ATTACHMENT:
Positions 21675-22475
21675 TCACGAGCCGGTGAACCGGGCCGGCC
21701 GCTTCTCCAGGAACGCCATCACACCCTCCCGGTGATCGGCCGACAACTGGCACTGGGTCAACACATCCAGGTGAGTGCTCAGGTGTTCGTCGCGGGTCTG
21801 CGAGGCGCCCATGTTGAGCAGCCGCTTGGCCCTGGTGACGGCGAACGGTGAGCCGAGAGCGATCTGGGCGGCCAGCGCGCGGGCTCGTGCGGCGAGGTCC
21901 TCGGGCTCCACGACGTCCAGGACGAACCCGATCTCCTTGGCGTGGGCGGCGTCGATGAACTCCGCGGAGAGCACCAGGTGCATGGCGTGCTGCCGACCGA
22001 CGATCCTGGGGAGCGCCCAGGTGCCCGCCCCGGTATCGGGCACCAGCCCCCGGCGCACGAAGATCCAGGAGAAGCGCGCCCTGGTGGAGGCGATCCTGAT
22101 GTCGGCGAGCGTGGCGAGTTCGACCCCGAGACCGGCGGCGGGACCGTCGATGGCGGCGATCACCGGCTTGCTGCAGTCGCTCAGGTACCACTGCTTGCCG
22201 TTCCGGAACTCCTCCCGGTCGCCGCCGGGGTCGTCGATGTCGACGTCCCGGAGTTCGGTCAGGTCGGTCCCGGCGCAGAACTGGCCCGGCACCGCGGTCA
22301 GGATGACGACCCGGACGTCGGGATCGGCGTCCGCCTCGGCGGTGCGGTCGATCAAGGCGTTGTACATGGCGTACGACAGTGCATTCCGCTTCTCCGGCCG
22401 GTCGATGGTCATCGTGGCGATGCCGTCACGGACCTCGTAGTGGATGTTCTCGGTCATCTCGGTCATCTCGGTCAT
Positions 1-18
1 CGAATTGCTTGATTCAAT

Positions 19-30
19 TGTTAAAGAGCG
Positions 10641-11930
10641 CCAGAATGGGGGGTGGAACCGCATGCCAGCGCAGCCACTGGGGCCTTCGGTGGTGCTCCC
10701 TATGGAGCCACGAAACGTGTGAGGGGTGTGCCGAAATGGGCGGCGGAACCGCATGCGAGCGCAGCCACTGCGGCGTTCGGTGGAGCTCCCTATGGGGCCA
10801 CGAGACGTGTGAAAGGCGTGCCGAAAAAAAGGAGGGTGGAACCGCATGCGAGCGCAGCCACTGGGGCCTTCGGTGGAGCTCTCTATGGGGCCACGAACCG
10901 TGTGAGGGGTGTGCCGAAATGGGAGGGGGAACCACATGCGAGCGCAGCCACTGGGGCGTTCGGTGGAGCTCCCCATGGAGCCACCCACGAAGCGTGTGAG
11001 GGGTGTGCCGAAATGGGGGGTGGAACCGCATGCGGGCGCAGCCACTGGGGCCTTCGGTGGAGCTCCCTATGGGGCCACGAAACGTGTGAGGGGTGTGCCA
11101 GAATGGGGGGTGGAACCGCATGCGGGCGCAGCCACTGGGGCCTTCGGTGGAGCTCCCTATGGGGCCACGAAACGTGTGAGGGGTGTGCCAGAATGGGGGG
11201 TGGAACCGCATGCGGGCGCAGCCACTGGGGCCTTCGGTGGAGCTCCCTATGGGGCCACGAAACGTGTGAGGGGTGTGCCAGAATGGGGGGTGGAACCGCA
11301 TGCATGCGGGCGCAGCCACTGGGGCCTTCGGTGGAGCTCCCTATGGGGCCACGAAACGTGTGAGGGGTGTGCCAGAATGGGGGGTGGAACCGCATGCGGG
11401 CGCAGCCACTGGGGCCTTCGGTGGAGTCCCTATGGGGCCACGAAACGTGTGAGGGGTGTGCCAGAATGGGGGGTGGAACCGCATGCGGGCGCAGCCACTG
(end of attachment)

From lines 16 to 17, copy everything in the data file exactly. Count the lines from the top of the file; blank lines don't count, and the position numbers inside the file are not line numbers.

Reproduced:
10641 CCAGAATGGGGGGTGGAACCGCATGCCAGCGCAGCCACTGGGGCCTTCGGTGGTGCTCCC
10701 TATGGAGCCACGAAACGTGTGAGGGGTGTGCCGAAATGGGCGGCGGAACCGCATGCGAGCGCAGCCACTGCGGCGTTCGGTGGAGCTCCCTATGGGGCCA